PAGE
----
Helping Startups Cross the 'Valley of Death'
A proposed permanent exemption to capital gains taxes on investments in startups could help new high-growth firms thrive and create jobs. According to a new report from the Kauffman Foundation, an exemption on investments in startups held for at least five years could spur $750 million in additional seed investment and help them survive the ‘Valley of Death’—moving from concept to prototype.
This idea is embodied in the Startup Act proposed by the Kauffman Foundation in July 2011, in Startup legislation proposed by the Administration, the Startup Act legislation recently introduced in the Senate by Senators Moran and Warner and in a Small Business Tax Extenders Bill introduced this week by Senators Snowe and Landrieu.
In "A Market-Based Approach for Crossing the Valley of Death: The Benefits of a Capital Gains Exemption for Investments in Startups," authors Robert Litan, Kauffman Foundation vice president of research and policy, and Alicia Robb, Kauffman Foundation senior research fellow, argue that this approach would reduce risk and enhance after-tax rewards for long-term investment in these important startups.
"The administration has proposed making permanent the 100 percent exclusion for investments in C corporations held for at least five years," Litan said. "Making this exemption permanent would generate, conservatively, $7.5 billion in additional investment over a 10-year period in startups, which contribute the vast majority of net new jobs created in the U.S. economy."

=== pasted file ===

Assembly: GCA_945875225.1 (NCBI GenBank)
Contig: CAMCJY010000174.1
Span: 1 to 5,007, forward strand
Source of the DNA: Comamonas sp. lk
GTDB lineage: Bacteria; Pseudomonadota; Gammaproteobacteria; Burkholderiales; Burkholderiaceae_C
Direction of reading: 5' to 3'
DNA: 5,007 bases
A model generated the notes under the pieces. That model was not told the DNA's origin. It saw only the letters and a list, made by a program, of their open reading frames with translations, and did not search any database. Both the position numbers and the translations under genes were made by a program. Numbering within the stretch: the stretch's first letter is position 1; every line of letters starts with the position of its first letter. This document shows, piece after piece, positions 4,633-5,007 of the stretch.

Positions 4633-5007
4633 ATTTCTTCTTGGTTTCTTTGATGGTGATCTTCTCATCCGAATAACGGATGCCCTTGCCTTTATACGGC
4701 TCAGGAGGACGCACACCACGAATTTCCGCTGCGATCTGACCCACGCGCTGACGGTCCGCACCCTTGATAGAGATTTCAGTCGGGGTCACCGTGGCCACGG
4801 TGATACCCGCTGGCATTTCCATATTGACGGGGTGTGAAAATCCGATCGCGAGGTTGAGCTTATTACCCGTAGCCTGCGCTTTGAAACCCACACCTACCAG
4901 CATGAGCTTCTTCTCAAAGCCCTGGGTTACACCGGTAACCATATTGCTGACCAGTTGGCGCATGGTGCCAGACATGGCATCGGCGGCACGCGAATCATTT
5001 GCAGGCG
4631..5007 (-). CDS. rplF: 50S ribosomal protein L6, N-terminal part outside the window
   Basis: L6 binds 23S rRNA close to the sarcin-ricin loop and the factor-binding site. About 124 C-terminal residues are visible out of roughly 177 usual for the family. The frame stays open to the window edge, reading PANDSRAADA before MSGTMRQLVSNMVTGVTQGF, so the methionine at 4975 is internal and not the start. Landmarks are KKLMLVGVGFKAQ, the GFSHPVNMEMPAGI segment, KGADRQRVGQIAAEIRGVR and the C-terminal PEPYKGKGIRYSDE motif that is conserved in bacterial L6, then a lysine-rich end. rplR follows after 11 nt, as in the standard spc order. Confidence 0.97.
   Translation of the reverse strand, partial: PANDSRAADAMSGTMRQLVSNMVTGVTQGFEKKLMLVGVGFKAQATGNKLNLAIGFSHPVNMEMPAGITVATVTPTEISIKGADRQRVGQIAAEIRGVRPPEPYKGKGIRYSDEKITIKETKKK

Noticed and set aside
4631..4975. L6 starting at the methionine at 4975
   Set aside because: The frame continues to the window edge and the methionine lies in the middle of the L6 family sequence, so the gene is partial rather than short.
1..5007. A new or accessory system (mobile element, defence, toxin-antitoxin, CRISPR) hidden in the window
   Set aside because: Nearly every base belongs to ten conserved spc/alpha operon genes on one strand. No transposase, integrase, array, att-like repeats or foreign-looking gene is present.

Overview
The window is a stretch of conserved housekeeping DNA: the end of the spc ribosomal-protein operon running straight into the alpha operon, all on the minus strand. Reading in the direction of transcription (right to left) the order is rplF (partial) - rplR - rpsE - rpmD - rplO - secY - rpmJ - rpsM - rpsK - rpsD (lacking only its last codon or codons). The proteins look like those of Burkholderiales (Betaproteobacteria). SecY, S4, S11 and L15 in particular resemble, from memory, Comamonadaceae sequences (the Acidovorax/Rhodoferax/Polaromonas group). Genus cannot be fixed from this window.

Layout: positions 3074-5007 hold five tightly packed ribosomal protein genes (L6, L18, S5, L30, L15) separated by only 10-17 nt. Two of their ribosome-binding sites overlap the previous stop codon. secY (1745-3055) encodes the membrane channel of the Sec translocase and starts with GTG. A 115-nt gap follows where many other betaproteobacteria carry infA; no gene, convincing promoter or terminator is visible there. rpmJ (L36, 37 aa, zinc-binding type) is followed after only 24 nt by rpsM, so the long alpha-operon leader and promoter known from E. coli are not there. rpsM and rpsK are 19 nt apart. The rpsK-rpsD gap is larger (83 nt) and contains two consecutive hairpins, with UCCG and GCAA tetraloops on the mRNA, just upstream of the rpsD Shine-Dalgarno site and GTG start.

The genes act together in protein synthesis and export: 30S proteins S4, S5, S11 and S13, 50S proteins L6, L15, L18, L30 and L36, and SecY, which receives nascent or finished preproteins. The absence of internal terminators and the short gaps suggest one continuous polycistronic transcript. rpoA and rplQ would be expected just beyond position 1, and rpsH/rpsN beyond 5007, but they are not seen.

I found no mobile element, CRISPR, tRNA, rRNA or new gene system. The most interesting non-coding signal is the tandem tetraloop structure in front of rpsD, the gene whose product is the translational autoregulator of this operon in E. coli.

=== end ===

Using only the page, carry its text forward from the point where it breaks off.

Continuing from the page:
Litan and Robb drew on estimates from the National Venture Capital Association, the Center for Venture Research and the Kauffman Foundation to calculate a total baseline investment eligible for the capital gains preference of $10 billion in 2010. Assuming that a permanent capital gains tax exemption would generate a 15 percent increase in the real return of startup investments (relative to the current capital gains tax), this should conservatively lead to a 7.5 percent increase in investment volume: $0.75 billion in additional investments in new companies per year.
While it is difficult to directly estimate the number of incremental new jobs this additional investment could create, the report offers ample indirect evidence that the amount would be significant.
"Young companies – those five years old or younger – accounted for virtually all net job growth from the late 1970s until the Great Recession," Robb said. "Measures that would channel substantially more investment in startups should lead to the launch of more high-growth firms and boost the odds that they will reach the growth phase and create jobs that will support economic recovery."
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